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inder Singh Bagga Singh Vs. State of Pepsu - Court Judgment

LegalCrystal Citation
SubjectCriminal
CourtSupreme Court of India
Decided On
Judge
Reported inAIR1955SC439
ActsIndian Penal Code (IPC), 1860 - Sections 299, 300, 302 and 304; Constitution of India - Article 136
Appellantinder Singh Bagga Singh
RespondentState of Pepsu
Excerpt:
.....of indian penal code, 1860 - appellant gave six blow on the head and neck of deceased resulting in death of deceased - session judge convicted appellant for offence under section 302 for offence of murder of x - conviction confirmed by high court - hence, present appeal - appellant denied the offence - prosecution depended on dying declaration and also on the evidence of two eyewitnesses - injuries were responsible for the ultimate death of deceased - deceased though died after many days but death was due to hemorrhage - held, though injuries were inflicted on head of deceased blow inflicted by appellant on deceased could not under circumstances to be held to have been actuated with the intention of causing death of the deceased - injuries not sufficient in ordinary course of nature to..........the death of the deceased the police took up investigation into the offence under section 302, penal code. the appellant was arrested on 14-4-1952 in his own village and the stick ex. p-1, the weapon of the offence was also found in his possession. as a result of the investigation the appellant was sent up by the police to stand his trial for the murder of the deceased.4. the appellant denied the offence and pleaded 'alibi'. he further stated that the deceased appeared as a witness against him and his brother in a civil case, and on the night of the occurrence his brother received injuries at the hands of the deceased, that next day in the 'sath' he resented that act of the deceased to him and he replied that he had not be laboured him, but he would do it thenceforth. the suggestion.....
Judgment:

Bhagwati, J.

1. This is an appeal by special leave against the judgment of the High Court of PEPSU confirming the conviction of the Appellant under Section 302, Penal Code and the sentence of transportation for life passed upon him by the Court of Sessions Judge, Bhatinda.

2. The deceased Bachittar Singh it appears had made overtures to the sister-in-law of the Appellant and the Appellant had asked his cousin Sunder Singh to warn the deceased not to do so in the future. Sunder Singh was not on speaking terms with the deceased and he had replied that he would not do so. Three or four days after this event the marriage of the daughter of one Kartar Singh was being celebrated in the village and the marriage party was sitting in the bethak of Hakim Dewan Chand. The marriage party was broadcasting recorded music and Sunder Singh was sitting on the platform hearing the music. One Pearey Singh came along there from his outer house with a bucket containing milk and was proceeding towards his residential house.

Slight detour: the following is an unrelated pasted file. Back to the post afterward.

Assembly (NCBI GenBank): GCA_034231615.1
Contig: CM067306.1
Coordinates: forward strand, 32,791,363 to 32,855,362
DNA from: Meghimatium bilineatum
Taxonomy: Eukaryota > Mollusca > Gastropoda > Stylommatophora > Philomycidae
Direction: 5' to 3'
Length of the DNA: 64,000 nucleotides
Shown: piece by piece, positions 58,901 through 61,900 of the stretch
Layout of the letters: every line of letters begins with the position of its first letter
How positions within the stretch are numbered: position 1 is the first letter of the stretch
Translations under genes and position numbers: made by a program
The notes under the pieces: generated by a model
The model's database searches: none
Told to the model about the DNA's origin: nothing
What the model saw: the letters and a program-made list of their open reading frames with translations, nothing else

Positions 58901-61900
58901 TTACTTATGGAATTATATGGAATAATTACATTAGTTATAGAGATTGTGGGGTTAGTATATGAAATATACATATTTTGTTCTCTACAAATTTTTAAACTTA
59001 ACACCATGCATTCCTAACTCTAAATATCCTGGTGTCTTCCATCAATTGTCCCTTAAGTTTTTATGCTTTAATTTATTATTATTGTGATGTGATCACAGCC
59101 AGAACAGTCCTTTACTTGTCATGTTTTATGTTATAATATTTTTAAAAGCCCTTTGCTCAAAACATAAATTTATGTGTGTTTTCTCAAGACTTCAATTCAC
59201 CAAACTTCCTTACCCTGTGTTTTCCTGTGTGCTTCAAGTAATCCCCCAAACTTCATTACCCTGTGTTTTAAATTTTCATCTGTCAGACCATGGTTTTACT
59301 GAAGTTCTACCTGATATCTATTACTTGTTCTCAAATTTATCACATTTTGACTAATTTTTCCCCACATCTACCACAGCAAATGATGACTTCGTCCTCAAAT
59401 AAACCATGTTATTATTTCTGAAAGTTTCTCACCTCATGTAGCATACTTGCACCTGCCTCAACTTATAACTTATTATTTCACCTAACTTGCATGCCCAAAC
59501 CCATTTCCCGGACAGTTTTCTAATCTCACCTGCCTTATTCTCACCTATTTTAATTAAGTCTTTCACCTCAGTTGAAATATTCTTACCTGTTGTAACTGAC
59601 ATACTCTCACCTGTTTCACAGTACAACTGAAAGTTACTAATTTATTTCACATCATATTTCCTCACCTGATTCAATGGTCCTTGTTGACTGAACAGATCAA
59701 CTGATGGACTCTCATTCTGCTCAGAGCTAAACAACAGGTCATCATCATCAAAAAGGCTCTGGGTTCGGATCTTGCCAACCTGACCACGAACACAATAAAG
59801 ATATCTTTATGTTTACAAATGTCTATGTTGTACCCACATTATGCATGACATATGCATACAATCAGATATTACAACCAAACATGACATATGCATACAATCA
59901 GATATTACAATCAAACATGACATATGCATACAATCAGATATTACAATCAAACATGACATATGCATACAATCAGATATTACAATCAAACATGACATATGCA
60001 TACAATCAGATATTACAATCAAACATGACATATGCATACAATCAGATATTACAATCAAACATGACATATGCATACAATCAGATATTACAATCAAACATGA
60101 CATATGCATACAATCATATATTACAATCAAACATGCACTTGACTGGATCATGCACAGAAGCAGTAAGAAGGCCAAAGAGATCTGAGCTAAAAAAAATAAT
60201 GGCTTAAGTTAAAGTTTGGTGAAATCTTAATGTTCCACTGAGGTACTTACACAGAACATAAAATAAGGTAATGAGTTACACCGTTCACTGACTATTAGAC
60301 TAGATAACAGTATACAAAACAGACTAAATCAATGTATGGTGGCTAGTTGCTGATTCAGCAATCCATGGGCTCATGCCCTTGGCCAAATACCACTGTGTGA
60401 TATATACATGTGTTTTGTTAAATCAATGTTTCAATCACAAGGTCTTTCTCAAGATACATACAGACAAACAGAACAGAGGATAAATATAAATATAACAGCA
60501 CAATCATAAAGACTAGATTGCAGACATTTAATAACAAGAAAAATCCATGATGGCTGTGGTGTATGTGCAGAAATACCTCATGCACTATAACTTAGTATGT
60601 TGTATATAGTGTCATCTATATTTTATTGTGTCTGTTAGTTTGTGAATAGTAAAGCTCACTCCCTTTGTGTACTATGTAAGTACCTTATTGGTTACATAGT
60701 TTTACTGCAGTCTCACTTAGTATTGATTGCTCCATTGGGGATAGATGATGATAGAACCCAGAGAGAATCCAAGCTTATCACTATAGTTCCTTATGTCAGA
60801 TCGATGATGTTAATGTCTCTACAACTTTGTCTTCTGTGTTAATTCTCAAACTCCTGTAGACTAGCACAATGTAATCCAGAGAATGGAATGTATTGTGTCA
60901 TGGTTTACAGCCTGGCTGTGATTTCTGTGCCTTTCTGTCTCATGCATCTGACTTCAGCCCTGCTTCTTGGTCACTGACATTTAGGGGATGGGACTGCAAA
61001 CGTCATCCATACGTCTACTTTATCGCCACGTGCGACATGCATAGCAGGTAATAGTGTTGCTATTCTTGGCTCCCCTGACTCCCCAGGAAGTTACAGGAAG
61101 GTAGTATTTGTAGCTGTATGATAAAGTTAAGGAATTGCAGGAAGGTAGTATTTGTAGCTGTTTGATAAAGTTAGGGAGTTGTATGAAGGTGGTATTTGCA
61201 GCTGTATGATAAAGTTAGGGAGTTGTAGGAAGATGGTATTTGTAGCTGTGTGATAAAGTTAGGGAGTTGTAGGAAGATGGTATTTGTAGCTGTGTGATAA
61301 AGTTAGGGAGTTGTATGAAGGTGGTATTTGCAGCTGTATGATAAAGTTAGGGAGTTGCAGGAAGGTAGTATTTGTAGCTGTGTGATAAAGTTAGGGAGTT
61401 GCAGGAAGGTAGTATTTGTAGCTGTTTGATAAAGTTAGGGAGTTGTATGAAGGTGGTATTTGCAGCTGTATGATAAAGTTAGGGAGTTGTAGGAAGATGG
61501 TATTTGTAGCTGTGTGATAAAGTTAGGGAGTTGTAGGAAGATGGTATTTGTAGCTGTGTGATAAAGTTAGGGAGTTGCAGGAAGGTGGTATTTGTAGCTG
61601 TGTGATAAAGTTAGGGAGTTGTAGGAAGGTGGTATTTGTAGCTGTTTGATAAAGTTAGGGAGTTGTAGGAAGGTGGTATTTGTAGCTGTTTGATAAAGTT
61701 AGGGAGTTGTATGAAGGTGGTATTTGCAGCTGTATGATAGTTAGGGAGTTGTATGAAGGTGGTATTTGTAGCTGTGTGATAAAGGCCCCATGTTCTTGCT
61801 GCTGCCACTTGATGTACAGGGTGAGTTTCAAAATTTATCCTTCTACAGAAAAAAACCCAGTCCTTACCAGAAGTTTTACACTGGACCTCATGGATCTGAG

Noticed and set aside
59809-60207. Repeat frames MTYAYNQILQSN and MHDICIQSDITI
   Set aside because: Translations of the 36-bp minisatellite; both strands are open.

The deceased, who came there from the side of his house met Pearey Singh in front of the house of the Appellant. Pearey Singh engaged the deceased in some talk and at that time the Appellant rushed out of his house armed with a lathi and gave a blow with it on the head of the deceased from behind. The deceased turned his face towards his assailant when another blow descended on his head. The deceased fell on the ground and the Appellant gave another lathi blow on his neck. In all six blows were given by the Appellant to the deceased, Sunder Singh and Pearey Singh raised an alarm and the Appellant ran away from the place of the occurrence. First aid was administered to the deceased who was lying unconscious. Some water was poured into his mouth and he revived after about 10 or 15 minutes.

Sunder Singh supported the deceased and took him to his house where he was laid on a cot. These events happened on the night of 13-3-1952.